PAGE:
New vinyl records, original UK and US pressings, Japanese pressings, what’s the difference? Well, there is a difference, but to question the difference in quality is a convoluted issue.
Some new vinyl records do sound great, a lot do not, some are pressed using the original master, others use the CD master or worse, an MP3 file.
Second hand copies of original vinyl pressings can also sound terrible, if treated poorly for 30 years. The pressing plants for vinyl records these days, of which there are only a few, are overwhelmed with work-load and staffed by ill-equipped technicians, compared to 30 years ago where we saw a stable industry with a higher level of expertise. There is risk buying both new and second hand vinyl, but this lack of quality control at modern plants does affect the sound of new vinyl records.
Img source: vinylize.it
JAPANESE VINYL PRESSINGS
Japan, have a quality control within the vinyl record industry that is unparalleled. Many audiophiles began buying premium quality Japanese pressings for the sleeve material, the vinyl itself and the OBI strip. The runs of pressings are smaller, they use higher quality materials (dead-quiet virgin vinyl), and owners take care of their collection.
Img Source: Rare Groove Records - Osaka (https://raregroove.shop-pro.jp/)
A large portion of the vinyl records we sell are coming from Japan, we find the quality and condition is higher, and our price reflects that. Be sure to identify the catalog number (CAT#) on our product pages to identify which copy we are selling.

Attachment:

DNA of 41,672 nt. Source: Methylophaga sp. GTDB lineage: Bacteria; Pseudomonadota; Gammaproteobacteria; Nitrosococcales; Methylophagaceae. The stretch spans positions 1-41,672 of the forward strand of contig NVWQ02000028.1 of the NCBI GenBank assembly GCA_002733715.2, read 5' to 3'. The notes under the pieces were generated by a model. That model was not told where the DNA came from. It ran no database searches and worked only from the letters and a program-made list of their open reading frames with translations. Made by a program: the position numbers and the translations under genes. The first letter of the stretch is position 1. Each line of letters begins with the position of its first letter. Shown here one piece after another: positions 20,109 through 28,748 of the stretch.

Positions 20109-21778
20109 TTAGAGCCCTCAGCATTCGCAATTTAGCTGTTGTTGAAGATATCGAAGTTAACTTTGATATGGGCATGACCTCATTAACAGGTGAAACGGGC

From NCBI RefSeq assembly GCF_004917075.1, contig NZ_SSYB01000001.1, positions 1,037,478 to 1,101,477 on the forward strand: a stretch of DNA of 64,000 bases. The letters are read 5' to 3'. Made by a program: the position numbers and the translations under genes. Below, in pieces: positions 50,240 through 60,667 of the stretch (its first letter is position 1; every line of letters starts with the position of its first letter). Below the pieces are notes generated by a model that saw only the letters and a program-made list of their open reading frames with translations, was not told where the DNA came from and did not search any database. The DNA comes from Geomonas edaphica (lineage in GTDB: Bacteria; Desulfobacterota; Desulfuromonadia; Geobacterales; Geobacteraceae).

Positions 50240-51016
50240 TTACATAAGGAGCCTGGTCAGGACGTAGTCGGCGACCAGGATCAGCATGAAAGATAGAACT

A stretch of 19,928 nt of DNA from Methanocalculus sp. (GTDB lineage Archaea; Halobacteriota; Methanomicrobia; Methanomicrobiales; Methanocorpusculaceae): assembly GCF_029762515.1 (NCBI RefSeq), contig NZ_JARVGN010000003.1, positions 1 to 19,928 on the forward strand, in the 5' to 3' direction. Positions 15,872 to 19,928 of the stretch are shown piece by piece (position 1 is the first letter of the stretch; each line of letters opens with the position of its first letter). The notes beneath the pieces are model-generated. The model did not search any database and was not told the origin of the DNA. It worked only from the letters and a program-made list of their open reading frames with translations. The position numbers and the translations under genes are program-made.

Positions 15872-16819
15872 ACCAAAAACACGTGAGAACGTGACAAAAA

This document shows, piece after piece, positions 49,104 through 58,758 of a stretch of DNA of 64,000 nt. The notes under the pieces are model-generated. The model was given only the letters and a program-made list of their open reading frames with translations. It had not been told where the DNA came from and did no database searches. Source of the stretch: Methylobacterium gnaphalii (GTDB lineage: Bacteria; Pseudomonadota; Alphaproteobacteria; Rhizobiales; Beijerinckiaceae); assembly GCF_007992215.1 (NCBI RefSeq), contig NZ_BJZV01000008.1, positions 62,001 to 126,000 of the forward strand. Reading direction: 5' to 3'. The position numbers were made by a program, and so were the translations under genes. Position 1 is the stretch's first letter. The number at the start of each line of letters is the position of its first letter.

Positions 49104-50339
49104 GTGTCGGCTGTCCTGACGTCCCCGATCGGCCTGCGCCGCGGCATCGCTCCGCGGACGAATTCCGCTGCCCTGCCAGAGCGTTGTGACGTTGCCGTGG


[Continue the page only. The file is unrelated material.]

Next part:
I can't begin to do justice to such a band in this simple little blog, but if I can encourage just one of you to journey down one of the most rewarding musical rabbit holes out there, then this blog has served some purpose.
Before artists like Daft Punk, Justice, Mac Demarco and Cut Copy, lived Yellow Magic Orchestra. YMO were pioneers of electronic and synthesised pop music in the late 70’s. Originating from Japan and arguably the most significant progression in pop music since The Beatles, they notably influenced later acts such as Depeche Mode and The Orb.
Successful solo artists in their own right, the three members, Haruomi Hosono, Yukihiro Takahashi and Ryuichi Sakamoto set out to experiment with computerized music and explore a parody of western musical concepts.
We're dealing with some of the most creatively prolific artists to grace this planet. So where do you start? I could delve deep into the solo albums 'Paraiso' and 'Hosono House', but instead, let's focus on how eastern culture influenced some western artists you may know today.
Before we discuss the influence YMO have had on contemporary electronic artists, let's get take a look at the group in action, live in 1980. The ARP bass-lines in this performance take me back to earlier this year, watching Hot-Chip live at Golden Plains Music Festival 2020. Watch out for the chorus melody, it's pure joy.